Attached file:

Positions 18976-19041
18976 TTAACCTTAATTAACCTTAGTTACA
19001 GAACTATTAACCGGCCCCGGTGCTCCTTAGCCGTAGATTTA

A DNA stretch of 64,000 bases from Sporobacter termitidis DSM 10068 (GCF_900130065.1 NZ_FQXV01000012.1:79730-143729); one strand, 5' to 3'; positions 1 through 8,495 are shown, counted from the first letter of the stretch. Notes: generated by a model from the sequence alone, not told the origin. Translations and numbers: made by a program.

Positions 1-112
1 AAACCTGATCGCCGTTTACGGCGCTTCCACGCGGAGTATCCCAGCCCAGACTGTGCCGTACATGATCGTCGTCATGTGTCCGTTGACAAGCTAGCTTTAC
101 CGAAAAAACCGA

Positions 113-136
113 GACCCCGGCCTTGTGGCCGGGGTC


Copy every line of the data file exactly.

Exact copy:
Positions 18976-19041
18976 TTAACCTTAATTAACCTTAGTTACA
19001 GAACTATTAACCGGCCCCGGTGCTCCTTAGCCGTAGATTTA

A DNA stretch of 64,000 bases from Sporobacter termitidis DSM 10068 (GCF_900130065.1 NZ_FQXV01000012.1:79730-143729); one strand, 5' to 3'; positions 1 through 8,495 are shown, counted from the first letter of the stretch. Notes: generated by a model from the sequence alone, not told the origin. Translations and numbers: made by a program.

Positions 1-112
1 AAACCTGATCGCCGTTTACGGCGCTTCCACGCGGAGTATCCCAGCCCAGACTGTGCCGTACATGATCGTCGTCATGTGTCCGTTGACAAGCTAGCTTTAC
101 CGAAAAAACCGA

Positions 113-136
113 GACCCCGGCCTTGTGGCCGGGGTC